On my third day, the entire staff came together for a meeting. To recognize staff birthdays and weddings, the organization gave a massage gift card and wedding gifts. Even more significant, however, were the words of appreciation several staff members said about the birthday girl and the groom. South Africans even have a tradition of having married friends give advice to the new bride or groom. Since none of these individuals were particularly chatty that day, I was put on a spot to give the groom advice on his new marriage. Needless to say, I politely declined due to a lack of wisdom to pass on.

My friendship with Cathy, however, was not through my internship program. Since Cathy was introduced to me from a friend of a friend, I decided to stay with her in Strand last weekend. She and her husband William are extraordinarily generous people and they invited me to attend their church where William is pastor.

Cathy and me at Gordon’s Bay

Not long ago, Cathy earned a yearlong Humphrey Scholarship through the Fulbright Commission and the U.S. Department of State to study improvements in the workplace for people with physical disabilities at Vanderbilt University. While she was living in Nashville, Cathy took the opportunity to travel extensively throughout the U.S., making her easily relatable and understanding of the social context I bring to South Africa.

Through these people, places, and events, I am starting to better understand the place I call home this year.

A New Normal

Apparently large consumption of South Africa’s Rooibos tea will lead to slight discoloration of the consumer’s teeth; at least this is my finding so far. I am still recovering from a nasty batch of bronchitis, so hot, delicious, and inexpensive tea has been one of my frequent remedies.

Along with an increase in tea consumption, I am attempting to integrate other healthy rituals into my routine in Cape Town. I read and write nearly every day, but I try to save my half-hour long train commutes for enjoying the scenery and interacting with fellow passengers. Also, most days I try to find an excuse to interject ‘cheers’ into casual conversation (my success is fifty-fifty).

Thus far I have been very fortunate to meet lovely people, move into a conveniently-located flat, enjoy the first week of work at my new internship, and explore several regions and communities in Cape Town. My second night in South Africa I went to Margarita Night at a local cantina with the other Connect-123 interns and met many kindred spirits. This past Saturday, several of the interns and I attended a Pinotage on Tap event at a local vineyard called Diemersfontien. Along with delicious picnic food and wine, we dipped strawberries into a chocolate fountain and enjoyed music by Goodluck.

Pinotage on Tap

While this was a wonderful way to start my stay, my favorite outing with interns has been a hike on Lion’s Head Mountain. The fierce winds of Cape Town let up enough for us to enjoy the sights; African wildflowers are vibrant shades of violet, gold, and cream against a panoramic view of waterfront, urban city, and mountains.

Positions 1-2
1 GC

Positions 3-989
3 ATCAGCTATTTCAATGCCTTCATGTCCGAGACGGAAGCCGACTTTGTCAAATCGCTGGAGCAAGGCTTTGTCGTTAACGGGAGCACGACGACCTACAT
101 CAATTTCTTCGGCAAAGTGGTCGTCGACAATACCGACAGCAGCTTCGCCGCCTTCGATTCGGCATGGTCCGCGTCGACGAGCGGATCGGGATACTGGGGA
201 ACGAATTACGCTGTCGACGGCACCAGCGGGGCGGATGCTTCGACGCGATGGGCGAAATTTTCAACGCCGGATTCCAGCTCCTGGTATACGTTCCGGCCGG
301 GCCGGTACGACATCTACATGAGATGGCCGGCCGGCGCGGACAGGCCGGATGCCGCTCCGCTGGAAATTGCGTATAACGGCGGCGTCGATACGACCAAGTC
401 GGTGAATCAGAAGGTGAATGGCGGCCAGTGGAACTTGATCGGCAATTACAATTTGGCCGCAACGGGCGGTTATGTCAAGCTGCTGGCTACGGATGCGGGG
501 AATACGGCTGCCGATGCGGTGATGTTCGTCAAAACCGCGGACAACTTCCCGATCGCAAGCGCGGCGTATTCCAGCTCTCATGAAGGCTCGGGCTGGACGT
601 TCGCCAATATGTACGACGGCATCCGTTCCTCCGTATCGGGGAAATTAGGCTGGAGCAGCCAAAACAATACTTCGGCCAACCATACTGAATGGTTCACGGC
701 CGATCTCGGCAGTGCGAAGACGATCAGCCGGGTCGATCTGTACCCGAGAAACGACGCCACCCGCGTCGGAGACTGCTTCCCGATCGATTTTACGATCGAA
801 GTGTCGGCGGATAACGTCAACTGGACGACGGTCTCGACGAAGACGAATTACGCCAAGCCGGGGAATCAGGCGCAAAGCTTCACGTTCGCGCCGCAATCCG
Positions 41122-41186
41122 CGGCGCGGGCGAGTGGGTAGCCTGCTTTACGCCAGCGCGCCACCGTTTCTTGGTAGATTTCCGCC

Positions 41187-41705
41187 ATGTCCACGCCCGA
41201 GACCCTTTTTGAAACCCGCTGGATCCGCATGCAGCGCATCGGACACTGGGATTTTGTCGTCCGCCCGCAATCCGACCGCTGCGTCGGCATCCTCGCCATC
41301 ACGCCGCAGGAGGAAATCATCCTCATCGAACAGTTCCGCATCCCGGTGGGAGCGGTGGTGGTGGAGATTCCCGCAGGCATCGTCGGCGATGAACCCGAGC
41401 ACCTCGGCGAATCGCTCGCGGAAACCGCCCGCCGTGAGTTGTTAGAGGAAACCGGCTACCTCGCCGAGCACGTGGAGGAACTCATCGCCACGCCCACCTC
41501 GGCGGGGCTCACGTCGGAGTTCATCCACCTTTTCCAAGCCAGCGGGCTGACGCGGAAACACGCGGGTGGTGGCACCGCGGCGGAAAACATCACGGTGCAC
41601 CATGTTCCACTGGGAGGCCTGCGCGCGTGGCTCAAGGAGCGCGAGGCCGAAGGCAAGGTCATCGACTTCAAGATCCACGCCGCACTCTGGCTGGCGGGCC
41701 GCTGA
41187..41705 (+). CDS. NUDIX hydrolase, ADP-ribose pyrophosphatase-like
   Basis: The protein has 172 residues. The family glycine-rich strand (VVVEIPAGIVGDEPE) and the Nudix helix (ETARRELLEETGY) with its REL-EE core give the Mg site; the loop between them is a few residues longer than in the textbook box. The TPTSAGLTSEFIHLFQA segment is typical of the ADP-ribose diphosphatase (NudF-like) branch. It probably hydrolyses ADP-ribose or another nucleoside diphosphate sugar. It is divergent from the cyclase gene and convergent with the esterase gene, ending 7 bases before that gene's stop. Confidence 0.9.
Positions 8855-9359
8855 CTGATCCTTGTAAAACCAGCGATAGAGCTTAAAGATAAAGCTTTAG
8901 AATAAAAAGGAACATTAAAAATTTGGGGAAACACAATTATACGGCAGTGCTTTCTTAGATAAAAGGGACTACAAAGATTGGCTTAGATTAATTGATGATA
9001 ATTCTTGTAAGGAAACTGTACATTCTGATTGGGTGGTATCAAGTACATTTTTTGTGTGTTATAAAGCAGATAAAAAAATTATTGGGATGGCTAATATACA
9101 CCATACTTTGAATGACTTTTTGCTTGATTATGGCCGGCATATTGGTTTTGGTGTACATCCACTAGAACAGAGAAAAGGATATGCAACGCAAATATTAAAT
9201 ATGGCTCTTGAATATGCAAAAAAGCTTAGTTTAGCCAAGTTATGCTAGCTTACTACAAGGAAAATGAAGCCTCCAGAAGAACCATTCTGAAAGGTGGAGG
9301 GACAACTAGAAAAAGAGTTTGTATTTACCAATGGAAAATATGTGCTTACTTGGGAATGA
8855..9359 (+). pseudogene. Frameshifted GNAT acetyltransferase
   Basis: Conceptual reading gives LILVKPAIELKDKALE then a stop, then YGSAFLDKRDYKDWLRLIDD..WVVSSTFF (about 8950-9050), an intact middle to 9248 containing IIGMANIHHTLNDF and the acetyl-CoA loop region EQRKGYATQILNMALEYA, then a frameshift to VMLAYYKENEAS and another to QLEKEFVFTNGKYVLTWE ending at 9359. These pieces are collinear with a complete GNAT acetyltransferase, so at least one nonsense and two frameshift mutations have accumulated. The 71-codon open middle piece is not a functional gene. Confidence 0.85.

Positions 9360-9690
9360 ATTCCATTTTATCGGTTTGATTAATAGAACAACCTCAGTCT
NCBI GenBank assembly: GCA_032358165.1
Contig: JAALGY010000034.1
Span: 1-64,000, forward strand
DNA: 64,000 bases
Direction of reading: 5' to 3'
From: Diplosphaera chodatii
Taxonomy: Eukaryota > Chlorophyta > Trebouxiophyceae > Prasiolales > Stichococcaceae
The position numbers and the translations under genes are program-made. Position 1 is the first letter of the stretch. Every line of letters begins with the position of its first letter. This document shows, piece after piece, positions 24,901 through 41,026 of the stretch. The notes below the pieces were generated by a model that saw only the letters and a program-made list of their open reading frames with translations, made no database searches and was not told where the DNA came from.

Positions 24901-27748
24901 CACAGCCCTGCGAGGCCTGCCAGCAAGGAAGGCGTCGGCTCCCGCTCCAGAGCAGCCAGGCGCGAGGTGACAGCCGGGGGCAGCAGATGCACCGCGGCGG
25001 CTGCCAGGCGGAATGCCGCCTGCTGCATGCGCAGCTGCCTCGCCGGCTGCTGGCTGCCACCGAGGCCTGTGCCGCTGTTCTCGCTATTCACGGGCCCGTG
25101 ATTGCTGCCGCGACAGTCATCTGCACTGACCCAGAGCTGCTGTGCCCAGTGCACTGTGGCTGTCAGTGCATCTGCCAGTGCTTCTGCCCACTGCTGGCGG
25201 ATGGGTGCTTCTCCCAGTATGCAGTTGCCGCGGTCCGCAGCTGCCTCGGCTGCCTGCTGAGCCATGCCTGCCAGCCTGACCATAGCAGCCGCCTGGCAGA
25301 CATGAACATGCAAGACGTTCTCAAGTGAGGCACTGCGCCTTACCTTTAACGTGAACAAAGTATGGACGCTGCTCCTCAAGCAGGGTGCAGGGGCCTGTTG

Another intern here for a year, Rachel Cohen.

On the cab ride back to our apartments, we noticed that our cab driver had a bandage on his hand and asked if he was alright. He nonchalantly said he was fine; he just sliced his hand while trimming his fingernails with a razor blade before he picked us up.

For so many reasons, this country will never cease to amaze me.

My home for the next year

An Ambitious Start?

A midflight stop in Dakar, FBI background check, and chest x-ray are only few of many delightful surprises I have encountered while preparing and traveling to live in South Africa. Truthfully, none of these experiences should have been unexpected, but the convoluted world of international travel makes me understand why travel agents are so popular. Nonetheless, ample planning time and helpful tips have minimized my moving stress significantly. My stingy flight choices have also added to my relaxation as I have about nine more hours before I need to board my plane in DC. Luckily, I have Mumford and Sons, Ben Folds Five and Google Voice to keep me entertained.

I’m waiting until I start my internship placement with TSIBA before I establish work related expectations. However, from talking to several South Africa visitors and a few residents, I have a fairly clear idea of what my to-do list should look like:

-go to rugby and soccer games with locals

-stay a night in a township

-give Nelson Mandela a highfive

-travel throughout South Africa and to neighboring countries

-learn helpful phrases from Afrikaans and Xhosa languages

-fall in love with a man who dances like Michael Jackson then coordinate
magical choreography like in “Dirty Dancing: Havana Nights” but to “Waka Waka”

-tickle a penguin (

-get on “Shark Week,” but not for being eaten

-befriend a Kiwi and holiday in New Zealand

-spend Christmas dinner with Archbishop Desmond Tutu

-go horseback riding on a safari

-Spread the love for Dolly Parton all over the continent

-Casually find and befriend Peter Storey while talking about our mutual friend, Judy Parks

-learn to discern the difference between blog material and inner dialogue

-all while avoiding a first world lifestyle (this I failed before I finished packing)

Completely achievable in a year, right? More to come on my actual experience and obtainable/project related/sincere goals if I survive this layover and make it to Cape Town…